Statement – Canadian prisoners continue to experience conditions of solitary confinement

November 30, 2020 – Ottawa, Ontario – Canadian Human Rights Commission

On the anniversary of the implementation of Correctional Service Canada’s Structured Intervention Units, Marie-Claude Landry, Chief Commissioner of the Canadian Human Rights Commission, releases the following statement:

The Canadian Human Rights Commission is deeply concerned and troubled by reports that prisoners being held in Correctional Service Canada’s new Structured Intervention Units (SIU) continue to experience conditions of solitary confinement.

The courts have ruled that Correctional Service Canada’s previous regime of administrative segregation, and the conditions of solitary confinement it created, violated the Canadian Charter of Rights and Freedoms.

The SIUs, implemented last year, were intended to address this serious human rights issue and put an end to solitary confinement in Canada. They were intended to provide a safe living environment where meaningful human contact and access to programs and services would continue to be available to meet an inmate’s needs.

A report from the SIU Implementation Advisory Panel and a subsequent report from Dr. Anthony Doob and Dr. Jane Sprott suggest that this is not happening.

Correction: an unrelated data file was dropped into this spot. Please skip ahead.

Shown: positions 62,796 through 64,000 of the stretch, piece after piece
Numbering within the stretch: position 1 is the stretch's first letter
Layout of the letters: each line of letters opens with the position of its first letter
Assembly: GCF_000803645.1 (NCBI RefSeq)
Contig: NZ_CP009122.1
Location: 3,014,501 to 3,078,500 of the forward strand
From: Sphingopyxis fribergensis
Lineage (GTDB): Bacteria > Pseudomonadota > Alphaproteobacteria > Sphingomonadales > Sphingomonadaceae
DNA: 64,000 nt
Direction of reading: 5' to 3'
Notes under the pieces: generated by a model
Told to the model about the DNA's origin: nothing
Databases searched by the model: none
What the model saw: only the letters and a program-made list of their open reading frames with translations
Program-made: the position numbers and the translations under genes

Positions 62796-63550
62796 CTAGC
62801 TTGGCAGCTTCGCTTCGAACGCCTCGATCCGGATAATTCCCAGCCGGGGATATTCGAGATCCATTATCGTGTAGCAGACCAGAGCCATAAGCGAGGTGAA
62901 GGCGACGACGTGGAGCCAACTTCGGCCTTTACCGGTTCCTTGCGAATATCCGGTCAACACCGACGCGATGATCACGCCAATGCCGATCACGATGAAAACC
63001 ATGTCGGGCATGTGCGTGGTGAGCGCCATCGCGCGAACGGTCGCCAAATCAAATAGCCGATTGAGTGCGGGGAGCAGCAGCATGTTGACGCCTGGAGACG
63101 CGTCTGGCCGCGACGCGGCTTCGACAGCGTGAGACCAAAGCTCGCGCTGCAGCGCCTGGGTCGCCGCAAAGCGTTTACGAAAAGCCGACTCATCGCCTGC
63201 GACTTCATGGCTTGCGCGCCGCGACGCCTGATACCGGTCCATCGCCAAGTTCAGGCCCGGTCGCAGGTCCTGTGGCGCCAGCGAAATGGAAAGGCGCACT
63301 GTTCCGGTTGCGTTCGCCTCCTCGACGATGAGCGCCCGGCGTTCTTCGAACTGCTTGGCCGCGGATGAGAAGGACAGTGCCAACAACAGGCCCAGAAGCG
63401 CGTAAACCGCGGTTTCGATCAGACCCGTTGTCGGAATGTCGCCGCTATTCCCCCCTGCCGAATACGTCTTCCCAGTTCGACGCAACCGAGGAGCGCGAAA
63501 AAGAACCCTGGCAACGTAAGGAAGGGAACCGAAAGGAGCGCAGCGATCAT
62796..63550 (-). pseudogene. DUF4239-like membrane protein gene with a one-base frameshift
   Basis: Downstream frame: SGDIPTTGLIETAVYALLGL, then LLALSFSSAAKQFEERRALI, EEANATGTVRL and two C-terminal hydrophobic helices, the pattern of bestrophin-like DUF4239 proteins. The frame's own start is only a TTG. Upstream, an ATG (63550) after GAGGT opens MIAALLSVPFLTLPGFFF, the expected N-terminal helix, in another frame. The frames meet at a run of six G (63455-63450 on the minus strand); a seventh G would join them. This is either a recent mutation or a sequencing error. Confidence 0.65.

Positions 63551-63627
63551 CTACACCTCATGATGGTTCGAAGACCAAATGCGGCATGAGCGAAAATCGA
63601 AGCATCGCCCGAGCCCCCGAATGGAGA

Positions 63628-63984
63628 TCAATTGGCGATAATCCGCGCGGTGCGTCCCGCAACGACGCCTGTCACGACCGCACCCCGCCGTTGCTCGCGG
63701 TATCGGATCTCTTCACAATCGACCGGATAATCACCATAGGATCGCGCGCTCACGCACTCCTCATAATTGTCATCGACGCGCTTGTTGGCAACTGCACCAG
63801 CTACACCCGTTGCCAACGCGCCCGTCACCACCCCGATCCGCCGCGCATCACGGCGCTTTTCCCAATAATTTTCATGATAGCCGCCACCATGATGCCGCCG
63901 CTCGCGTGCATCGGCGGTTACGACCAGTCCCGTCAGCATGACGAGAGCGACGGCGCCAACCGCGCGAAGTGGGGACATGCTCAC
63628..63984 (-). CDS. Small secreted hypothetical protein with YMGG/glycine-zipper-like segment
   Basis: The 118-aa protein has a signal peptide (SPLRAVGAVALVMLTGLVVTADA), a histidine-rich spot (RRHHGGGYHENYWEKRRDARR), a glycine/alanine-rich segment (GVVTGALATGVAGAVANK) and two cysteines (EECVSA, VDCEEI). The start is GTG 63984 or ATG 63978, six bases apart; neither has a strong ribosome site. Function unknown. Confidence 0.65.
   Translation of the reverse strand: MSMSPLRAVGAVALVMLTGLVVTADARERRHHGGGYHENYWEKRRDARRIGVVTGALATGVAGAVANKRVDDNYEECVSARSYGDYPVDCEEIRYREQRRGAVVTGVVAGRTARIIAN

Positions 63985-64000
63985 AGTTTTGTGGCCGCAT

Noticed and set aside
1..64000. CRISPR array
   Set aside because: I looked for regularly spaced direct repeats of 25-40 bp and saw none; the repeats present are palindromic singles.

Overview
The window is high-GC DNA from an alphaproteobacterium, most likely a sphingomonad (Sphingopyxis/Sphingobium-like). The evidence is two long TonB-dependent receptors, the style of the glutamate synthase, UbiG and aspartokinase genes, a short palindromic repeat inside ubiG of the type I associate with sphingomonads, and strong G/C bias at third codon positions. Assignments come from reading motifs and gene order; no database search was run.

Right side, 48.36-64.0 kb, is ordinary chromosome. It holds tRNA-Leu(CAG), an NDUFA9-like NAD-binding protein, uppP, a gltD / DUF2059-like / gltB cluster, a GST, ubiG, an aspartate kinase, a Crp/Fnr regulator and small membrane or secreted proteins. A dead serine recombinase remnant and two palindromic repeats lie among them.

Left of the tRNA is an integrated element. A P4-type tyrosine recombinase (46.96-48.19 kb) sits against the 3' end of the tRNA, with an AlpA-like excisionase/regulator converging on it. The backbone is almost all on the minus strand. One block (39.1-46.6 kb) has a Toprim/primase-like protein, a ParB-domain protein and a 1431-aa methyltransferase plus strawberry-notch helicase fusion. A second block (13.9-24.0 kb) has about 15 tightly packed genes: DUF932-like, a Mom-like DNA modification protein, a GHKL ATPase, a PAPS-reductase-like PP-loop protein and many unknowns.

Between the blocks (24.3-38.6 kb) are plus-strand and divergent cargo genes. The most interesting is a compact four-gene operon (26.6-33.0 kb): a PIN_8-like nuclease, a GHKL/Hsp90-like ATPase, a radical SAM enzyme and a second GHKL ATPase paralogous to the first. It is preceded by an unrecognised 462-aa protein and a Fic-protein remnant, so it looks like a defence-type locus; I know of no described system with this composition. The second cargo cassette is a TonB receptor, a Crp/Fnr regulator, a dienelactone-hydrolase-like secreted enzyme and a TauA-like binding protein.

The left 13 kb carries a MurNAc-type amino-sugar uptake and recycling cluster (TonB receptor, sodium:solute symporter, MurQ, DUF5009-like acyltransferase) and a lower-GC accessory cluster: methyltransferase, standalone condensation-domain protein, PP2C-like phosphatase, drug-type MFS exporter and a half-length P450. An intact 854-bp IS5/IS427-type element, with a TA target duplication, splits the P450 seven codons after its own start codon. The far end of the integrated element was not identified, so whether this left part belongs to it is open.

Prisoners are already among the most vulnerable members of our society. Within that population, there are various groups who are experiencing intersectional vulnerabilities. Special attention must be given to how the following specific groups are experiencing conditions of isolation: Indigenous and racialized prisoners, women, trans and gender non-binary prisoners and those with serious physical, mental health and intellectual disabilities.

The Commission is also concerned by reports that Correctional Service Canada did not provide the necessary data to allow the SIU Implementation Advisory Panel to properly serve its oversight function.

Oversight is essential. It is crucial that Correctional Service Canada implement effective data collection practices to facilitate the analysis and monitoring of the experiences of prisoners placed in SIUs.

Everyone in Canada has the right to be treated with dignity. It has long been recognized that the use of solitary confinement can lead to irreparable harm, and in the case of inmates with mental health issues, can amount to cruel and unusual punishment.

The Commission calls on Correctional Service Canada to take all steps necessary, without delay, to ensure that it is meeting its domestic and international obligations under Canada’s Corrections and Conditional Release Act, the Canadian Charter of Rights and Freedoms, and the Nelson Mandela Rules.

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